At Murphy's, many rolled in sporting the jersey of starter Jake Arrieta. One fan walked around outside with a sign reading "In Jake we trust." The sign out front of Murphy's, which changed every day, according to the establishment's general manager Freddy Fagenholz, read: "Arrieta for some football? And baseball? … Mostly baseball."
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"It's better than a normal day, so this is good," Fagenholz said. "The fans have been great, the atmosphere has been electric and fun.
"The city deserves the Cubs to win."
Meanwhile, on the other side of Wrigley Field, at Vine on Clark, fans were equally interested in Arrieta. But they were vocal in their surprise, not frustration with the Cubs ace.
"I've never seen this happen before," one shouted. "What's happening?"
Many managers and employees anticipate bigger crowds Tuesday and Wednesday, when Chicago hosts Games 3 and 4, bigger than the crowds from the NLDS.
On a cold night in the Windy City, fewer fans came to the Marquee to take a picture or peek into Wrigley than the night before, but fans still found their way. Some fans came with victory cigars, "just in case." Others came with new hats and shirts in hand.
There was Pat Prombo from the south suburb of Homewood. He grew up around White Sox fans all his life, he said. So as the Cubs looked to make history, he took the opportunity to surround himself with some friendly fans.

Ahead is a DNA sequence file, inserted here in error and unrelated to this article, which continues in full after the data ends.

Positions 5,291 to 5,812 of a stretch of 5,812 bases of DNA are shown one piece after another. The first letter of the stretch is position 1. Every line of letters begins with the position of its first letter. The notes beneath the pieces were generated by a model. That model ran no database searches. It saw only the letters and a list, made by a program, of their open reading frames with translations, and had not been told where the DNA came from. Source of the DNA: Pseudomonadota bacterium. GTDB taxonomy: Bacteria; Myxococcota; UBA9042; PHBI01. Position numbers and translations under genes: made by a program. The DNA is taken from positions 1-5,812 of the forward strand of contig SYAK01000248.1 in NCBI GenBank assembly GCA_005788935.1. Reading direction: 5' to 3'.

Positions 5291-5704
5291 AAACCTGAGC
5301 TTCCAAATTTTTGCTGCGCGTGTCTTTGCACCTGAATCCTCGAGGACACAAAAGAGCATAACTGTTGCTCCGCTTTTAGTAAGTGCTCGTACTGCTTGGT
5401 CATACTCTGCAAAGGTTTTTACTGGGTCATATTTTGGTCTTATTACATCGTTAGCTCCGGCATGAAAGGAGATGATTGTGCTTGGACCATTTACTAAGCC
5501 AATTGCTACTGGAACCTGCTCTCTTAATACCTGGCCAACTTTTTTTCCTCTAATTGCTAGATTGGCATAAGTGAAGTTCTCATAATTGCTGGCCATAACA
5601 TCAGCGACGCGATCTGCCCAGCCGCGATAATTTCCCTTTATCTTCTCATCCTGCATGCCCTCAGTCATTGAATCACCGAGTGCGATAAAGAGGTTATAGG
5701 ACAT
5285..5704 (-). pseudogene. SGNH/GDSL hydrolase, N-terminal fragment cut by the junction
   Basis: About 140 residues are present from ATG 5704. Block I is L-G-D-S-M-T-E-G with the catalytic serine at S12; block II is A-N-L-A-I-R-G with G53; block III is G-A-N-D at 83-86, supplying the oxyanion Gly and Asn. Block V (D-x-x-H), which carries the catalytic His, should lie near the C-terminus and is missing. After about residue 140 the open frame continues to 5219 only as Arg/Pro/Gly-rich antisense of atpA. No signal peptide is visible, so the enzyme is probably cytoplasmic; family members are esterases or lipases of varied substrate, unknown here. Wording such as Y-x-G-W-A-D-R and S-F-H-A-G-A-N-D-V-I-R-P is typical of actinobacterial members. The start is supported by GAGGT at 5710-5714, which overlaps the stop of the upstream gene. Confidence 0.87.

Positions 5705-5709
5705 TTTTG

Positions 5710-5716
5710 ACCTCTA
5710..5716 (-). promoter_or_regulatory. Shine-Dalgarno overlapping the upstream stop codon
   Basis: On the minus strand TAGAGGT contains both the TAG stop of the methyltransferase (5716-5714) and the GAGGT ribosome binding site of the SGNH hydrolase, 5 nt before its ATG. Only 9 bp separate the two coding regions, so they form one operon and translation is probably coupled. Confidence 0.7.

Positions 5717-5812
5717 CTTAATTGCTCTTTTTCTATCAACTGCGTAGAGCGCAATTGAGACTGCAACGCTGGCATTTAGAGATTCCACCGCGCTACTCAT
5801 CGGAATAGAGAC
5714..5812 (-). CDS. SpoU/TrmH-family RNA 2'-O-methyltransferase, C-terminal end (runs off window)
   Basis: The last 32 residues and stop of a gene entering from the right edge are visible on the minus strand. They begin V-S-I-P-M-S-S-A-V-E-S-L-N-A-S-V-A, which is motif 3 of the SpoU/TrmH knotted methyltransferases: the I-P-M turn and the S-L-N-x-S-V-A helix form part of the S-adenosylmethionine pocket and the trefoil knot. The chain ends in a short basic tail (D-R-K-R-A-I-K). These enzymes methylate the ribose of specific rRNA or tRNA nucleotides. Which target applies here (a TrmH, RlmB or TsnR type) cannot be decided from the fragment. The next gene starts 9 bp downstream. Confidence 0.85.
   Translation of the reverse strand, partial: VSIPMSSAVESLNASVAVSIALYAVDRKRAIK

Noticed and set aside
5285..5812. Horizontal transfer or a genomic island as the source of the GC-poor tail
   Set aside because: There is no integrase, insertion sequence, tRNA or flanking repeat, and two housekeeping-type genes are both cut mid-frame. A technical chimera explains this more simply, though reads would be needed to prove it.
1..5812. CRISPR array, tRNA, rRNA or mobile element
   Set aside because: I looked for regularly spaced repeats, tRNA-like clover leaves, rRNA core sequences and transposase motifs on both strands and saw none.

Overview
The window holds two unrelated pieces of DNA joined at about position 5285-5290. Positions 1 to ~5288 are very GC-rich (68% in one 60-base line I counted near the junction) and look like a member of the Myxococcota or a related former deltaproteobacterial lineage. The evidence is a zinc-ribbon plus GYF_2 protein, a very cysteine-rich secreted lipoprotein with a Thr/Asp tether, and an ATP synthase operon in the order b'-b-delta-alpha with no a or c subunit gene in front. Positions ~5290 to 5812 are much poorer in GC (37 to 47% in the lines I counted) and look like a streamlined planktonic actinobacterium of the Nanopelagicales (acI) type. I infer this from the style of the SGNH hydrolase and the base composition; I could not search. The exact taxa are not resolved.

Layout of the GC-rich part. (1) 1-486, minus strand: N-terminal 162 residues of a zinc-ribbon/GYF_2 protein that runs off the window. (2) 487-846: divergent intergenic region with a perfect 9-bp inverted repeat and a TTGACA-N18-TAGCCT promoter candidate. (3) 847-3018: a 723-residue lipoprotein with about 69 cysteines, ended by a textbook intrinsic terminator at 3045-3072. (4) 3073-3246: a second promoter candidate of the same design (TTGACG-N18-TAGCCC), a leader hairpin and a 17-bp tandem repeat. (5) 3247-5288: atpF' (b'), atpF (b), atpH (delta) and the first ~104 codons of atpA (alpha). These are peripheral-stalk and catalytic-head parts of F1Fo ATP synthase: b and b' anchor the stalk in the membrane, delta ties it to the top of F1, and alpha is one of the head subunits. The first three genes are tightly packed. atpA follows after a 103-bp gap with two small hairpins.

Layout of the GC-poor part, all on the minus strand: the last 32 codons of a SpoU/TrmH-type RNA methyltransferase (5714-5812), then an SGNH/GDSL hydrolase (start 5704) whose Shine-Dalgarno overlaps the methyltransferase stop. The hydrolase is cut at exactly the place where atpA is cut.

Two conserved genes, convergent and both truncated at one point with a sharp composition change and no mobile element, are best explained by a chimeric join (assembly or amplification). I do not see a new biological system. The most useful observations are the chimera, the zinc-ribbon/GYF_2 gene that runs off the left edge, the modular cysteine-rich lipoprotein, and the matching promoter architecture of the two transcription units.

"I like the energy here," Prombo said. "I'll be back. And [the Cubs] will be OK."
He was decked out in a hat he deigned himself, a big black W across the front. He came up for the NL Division Series and, even with work the next day, he said Sunday was "worth the time." Even after the loss, he wasn't worried.
And there were Alex and Marisa Badaoui, who both stayed out late to watch Sunday's game. Marisa, the Chicago native, brought her husband Alex, a native of Australia. He admitted he's not a huge "sports person," but he could get out for atmosphere.
"We work tomorrow, but we came to celebrate with friends," Marisa said.
And if there's one thing everyone had in common, they were ready to move on after the Cubs' loss and come back for home games in the middle of the week.
"People are waiting for Tuesday to come, then they'll be wild," Fagenholz said.